Here are strategies to keep in mind for your aging relatives’ safety in the cold winter months:
- Make sure the thermostat is set between 68 and 70 degrees. The thermostat set at that temperature will definitely add to their heating bill, but it is a necessary expense for their safety.
- Make certain your aging relative has access to additional clothing so they can layer it on to keep warm. Advise them to wear layers of loose-fitting garments.
- Space heaters can help keep a small area, such as the bedroom, warm and allows the senior to lower the heating in the rest of the house at night. Be sure the space heater is only used as directed and that it has all of the necessary safety features to keep your relative warm and safe.
- Pile some additional blankets on the bed to keep them warm while they’re sleeping. If they choose not to use a space heater and want to save money on the heat bills, additional blankets will keep them warm during the night. Don’t use electric blankets because they can sometimes get too warm and can damage the delicate skin of the elderly.
- If your elderly relative needs to go outdoors when you aren’t there to supervise (if they have to get their mail or walk the dog, for example) make certain they dress in layers, wear mittens (instead of gloves because mittens will keep their hands warmer) and a hat, scarf and boots. Make certain that even when they’re dressed in layers outdoors that they can still easily reach their medical alert pendant. In the event they fall while outside, one push of the button will alert the emergency response team and medical help will be dispatched if needed.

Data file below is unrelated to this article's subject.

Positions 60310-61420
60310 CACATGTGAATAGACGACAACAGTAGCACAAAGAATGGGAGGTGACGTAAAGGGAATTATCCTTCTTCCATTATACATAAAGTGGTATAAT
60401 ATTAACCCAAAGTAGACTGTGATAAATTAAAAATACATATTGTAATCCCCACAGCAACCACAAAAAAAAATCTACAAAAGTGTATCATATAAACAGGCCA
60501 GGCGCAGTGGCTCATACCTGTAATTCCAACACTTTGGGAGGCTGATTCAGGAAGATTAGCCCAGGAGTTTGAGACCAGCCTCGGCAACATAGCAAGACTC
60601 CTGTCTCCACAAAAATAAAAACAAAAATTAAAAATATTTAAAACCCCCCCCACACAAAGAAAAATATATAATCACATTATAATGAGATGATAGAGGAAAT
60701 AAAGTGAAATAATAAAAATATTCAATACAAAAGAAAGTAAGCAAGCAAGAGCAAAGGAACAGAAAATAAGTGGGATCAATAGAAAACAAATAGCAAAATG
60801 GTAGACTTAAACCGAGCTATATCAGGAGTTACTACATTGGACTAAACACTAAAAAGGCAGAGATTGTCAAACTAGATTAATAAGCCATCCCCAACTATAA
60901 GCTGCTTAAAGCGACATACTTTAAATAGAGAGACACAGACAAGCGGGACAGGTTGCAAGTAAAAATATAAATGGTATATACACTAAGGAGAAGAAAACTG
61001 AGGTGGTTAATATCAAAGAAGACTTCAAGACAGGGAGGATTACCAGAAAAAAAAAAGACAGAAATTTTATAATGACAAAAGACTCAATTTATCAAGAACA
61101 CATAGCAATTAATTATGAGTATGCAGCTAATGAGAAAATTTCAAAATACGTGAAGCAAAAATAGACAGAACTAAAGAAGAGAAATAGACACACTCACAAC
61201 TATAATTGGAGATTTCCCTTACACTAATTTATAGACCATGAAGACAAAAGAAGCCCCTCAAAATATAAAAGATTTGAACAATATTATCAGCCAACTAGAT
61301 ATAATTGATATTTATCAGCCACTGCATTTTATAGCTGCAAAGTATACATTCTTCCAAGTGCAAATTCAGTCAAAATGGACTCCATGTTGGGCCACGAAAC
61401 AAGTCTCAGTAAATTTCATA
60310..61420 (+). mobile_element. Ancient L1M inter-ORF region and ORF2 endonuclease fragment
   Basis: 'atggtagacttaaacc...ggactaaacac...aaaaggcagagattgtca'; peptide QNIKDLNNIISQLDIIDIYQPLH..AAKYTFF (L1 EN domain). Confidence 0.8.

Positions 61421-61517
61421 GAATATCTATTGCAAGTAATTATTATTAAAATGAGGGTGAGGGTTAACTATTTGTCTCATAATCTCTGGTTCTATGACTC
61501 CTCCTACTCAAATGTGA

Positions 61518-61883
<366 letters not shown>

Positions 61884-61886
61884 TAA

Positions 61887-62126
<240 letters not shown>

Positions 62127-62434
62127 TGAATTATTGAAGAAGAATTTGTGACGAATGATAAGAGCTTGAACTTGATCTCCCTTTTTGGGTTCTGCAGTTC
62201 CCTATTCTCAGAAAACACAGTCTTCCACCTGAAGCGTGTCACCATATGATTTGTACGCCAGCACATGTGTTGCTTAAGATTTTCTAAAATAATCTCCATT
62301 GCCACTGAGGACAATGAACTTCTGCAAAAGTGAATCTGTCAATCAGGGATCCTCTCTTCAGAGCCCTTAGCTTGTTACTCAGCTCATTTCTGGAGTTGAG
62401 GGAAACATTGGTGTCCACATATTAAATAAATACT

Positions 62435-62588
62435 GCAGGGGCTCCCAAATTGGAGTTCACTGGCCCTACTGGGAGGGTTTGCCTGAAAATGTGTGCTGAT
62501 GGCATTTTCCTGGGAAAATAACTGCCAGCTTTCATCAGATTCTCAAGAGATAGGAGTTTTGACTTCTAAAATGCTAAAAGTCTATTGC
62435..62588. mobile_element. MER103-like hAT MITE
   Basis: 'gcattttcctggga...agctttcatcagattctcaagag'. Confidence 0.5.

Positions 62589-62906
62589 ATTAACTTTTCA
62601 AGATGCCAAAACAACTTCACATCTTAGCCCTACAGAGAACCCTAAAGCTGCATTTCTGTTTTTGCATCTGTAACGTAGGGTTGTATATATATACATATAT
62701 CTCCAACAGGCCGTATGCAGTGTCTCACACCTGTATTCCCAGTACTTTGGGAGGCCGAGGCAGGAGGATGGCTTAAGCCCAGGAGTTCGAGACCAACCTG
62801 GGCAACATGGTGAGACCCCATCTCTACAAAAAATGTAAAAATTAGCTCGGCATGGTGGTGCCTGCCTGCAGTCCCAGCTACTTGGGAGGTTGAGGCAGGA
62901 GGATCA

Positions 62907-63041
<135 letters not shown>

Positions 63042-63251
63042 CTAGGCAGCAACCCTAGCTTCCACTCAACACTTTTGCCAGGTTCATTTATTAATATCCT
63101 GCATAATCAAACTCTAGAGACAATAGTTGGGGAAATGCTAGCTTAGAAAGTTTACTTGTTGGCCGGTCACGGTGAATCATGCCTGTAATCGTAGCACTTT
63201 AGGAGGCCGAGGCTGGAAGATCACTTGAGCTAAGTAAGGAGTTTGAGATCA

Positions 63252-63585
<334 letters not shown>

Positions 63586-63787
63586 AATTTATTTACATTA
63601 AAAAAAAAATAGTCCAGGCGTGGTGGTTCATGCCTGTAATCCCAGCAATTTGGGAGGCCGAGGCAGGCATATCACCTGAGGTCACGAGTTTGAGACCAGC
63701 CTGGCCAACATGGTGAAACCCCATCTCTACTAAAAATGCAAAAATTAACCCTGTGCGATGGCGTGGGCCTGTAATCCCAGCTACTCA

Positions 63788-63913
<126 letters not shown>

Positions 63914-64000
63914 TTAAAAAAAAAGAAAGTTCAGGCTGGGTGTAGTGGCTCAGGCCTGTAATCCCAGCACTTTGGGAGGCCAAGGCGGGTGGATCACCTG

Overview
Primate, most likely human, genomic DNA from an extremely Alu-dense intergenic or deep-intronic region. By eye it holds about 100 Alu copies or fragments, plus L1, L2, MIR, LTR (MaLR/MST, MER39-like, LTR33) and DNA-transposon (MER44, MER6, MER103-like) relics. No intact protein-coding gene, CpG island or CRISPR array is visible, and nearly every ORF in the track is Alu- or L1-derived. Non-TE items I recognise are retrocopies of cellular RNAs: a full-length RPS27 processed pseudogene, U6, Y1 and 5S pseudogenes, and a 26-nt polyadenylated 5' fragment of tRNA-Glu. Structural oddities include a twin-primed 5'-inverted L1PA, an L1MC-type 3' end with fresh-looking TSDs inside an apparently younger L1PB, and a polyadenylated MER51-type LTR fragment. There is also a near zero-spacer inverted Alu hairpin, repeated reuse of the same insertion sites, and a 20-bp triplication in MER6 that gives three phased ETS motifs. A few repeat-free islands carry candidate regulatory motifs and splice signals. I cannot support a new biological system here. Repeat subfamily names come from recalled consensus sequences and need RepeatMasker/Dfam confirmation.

- If they must go outside, additional care must be taken when it comes to ice and snow. Snow-melting rock salt should be readily available so they can sprinkle it on the steps before they go outside. If possible, hire a neighbor to keep their porch clear of snow and ice for those occasions when you can’t make it to check on them. Again, knowing your elderly loved one is wearing his or her medical alert device at all times will offer you both peace of mind in the event of a slip or fall.
- Healthy meals are a must year round, but especially in the winter. Eating well-balanced meals are important to keeping the body’s internal heat up. Fill up on warm foods like soups and oatmeal – these are nutritious and comforting.
- Make certain, too that if your elderly relative is paying her own bills that they are current on them, especially gas and electric bills.
- If you live far away and can’t visit on a daily or every other day basis, look for local senior citizen agencies to see if they provide any kind of a “senior buddy visit” program or see if there are members from their church who would come and visit.
With pre-planning and additional attention to the comfort and safety of your aging loved one you can rest assured that they will be safe throughout the winter. The addition of a home medical alert system in their home, too, will add to the peace of mind both you – as the caregiver – and your aging relative need. With a home medical alert system, you can rest assured that if your loved ones falls or suffers another medical emergency, at the push of a button, emergency medical personnel will be dispatched.